The other way to get a pixel-for-pixel, perfect image on a blended screen is to dice the source content over multiple PCs -- each with a single output card. Each PC is then only responsible for a specific portion of the screen, and it can concentrate its processing power on a "standard" size portion of the total screen. Animations and other "motion" effects tend to work well with this setup, and a number of systems are now available in the marketplace that support this functionality -- including many media servers originally designed for the lighting world.
Users should note that issues could arise when combining this style of technology with seamless switchers, specifically when live windowing is added over background images from the PC. The addition of the required buffers in the seamless switcher can cause a tear to appear in the seams between the projector images.
While the content starts at the same frame on each PC, the graphic cards themselves are not locked together, and can be as much as a half a frame out of synchronization with respect to each other. While that doesn't seem to be a great deal of time, the interval can actually increase by as much as a full frame when the signal passes through the seamless switcher. The switcher channels are locked together, and they output signals to the projectors simultaneously, but any PC content that arrives after the first frame of video is sent to the projectors must wait for the second frame.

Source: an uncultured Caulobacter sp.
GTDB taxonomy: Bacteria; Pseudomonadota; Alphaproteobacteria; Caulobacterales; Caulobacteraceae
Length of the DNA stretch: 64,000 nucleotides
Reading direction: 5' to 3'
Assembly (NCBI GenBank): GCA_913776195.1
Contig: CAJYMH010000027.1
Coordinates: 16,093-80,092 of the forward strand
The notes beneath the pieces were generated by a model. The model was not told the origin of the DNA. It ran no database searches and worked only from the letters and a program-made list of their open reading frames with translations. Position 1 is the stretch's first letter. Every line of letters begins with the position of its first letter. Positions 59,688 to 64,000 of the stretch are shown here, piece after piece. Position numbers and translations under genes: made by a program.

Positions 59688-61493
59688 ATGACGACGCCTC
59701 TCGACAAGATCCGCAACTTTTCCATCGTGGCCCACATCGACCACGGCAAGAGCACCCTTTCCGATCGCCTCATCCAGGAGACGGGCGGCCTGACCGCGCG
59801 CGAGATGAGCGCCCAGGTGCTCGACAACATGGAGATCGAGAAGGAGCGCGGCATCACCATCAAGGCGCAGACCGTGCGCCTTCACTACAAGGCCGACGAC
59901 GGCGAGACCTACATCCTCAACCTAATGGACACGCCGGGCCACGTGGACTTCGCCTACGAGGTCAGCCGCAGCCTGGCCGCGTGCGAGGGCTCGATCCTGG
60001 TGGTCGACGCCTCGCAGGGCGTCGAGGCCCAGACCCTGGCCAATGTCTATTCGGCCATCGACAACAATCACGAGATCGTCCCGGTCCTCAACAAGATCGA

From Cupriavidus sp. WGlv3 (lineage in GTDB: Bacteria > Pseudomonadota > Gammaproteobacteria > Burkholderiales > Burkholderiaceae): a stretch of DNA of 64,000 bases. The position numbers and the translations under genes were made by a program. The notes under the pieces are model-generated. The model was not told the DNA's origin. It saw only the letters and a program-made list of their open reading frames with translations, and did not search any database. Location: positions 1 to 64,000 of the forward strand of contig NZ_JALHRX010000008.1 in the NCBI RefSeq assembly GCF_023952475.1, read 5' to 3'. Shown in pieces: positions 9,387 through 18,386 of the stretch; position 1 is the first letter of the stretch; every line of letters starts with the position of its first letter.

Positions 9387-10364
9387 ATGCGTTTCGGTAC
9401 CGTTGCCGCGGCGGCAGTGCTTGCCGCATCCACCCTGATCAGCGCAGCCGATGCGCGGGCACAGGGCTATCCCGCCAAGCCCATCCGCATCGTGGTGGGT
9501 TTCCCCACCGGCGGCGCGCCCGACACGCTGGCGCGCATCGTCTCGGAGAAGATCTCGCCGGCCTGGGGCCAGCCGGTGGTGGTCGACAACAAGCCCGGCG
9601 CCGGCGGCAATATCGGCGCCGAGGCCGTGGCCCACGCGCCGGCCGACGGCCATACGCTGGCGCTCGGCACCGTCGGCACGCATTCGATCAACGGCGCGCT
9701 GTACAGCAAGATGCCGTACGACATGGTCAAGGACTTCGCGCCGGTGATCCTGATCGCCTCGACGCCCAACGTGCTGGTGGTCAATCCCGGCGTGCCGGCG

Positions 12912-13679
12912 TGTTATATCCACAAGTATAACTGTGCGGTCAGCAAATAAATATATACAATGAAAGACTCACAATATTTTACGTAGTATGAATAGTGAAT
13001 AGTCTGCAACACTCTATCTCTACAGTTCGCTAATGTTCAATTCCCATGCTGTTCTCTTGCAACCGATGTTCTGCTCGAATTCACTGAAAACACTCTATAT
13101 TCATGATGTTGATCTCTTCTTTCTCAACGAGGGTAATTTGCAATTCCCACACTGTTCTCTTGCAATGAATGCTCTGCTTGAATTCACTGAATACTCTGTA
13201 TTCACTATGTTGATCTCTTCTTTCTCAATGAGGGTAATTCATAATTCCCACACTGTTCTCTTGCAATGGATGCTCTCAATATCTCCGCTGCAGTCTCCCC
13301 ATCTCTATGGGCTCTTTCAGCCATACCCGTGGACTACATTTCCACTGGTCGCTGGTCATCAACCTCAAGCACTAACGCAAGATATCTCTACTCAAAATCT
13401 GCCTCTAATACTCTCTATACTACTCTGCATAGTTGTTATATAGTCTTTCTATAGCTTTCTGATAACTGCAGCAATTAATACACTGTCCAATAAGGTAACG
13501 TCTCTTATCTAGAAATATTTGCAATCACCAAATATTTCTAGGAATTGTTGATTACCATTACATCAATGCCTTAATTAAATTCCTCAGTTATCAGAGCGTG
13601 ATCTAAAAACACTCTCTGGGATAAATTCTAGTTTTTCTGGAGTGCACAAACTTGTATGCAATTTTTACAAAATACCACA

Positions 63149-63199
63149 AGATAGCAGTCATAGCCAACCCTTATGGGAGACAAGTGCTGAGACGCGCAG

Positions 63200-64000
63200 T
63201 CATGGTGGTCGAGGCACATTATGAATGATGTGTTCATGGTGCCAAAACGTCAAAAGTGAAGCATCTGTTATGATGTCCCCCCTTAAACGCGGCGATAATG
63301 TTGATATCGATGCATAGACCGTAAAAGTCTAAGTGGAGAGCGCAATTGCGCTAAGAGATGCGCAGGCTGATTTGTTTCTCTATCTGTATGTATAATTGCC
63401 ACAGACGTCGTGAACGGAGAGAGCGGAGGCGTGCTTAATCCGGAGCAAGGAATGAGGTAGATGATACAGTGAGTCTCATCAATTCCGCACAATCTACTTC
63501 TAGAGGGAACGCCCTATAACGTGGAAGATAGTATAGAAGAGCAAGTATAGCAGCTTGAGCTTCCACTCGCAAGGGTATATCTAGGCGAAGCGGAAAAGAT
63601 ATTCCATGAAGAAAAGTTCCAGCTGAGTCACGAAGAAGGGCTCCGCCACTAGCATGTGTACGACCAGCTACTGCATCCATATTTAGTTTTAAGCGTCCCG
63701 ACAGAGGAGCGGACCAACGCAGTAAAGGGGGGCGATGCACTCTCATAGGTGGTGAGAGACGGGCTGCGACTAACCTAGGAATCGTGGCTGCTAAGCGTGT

To explain this issue, I use the analogy of a train station. The Switcher is the train terminal, and every 60th of a second, a train leaves the terminal. The content from the various source PCs arrives at the station -- and they're all trying to get on board the same train. But if one of the pieces is just a few lines late, it misses the first train and has to hop on board the second. When the pieces are put together on the other end, the missing piece causes a tear to appear.
This issue only appears on fast moving animations or videos, but with static images, you'll never see the tearing. The only way to fix this issue (with separated PCs) is to genlock the entire system together. We don't see this from a multi-head card because all the outputs are locked to each other. Remember that your choice of which way to go should be based on the type of images you are displaying. Static images work well over multiple output cards, while animations work better over a distributed PC system.
A Matter of Scale
These methods of delivering "background" content to a blended screen are required when a "pixel-perfect" image is required. Typically, however, the requirements of the application only require pretty pictures or some nebulous, abstract background imagery -- or even the ubiquitous low-contrast monochrome shot of the corporate headquarters.
In those cases, the best approach is to create your content to fit the screen's aspect ratio, and then to use the system's scalers to stretch the content over the entire screen. This method opens up the type of source machine to just about any PC or video playback device. When working in this method, I tend to recommend a one-for-two ratio. Specifically, for any one input pixel, it should not address more than two screen pixels. As you move beyond this ratio, the content starts to look pixilated on screen. You can see this phenomenon if you ever take a standard definition DVD player and stretch the image over two or three projector blends. It may look awful, but if that's what the producer wants... who are we to stand in the way?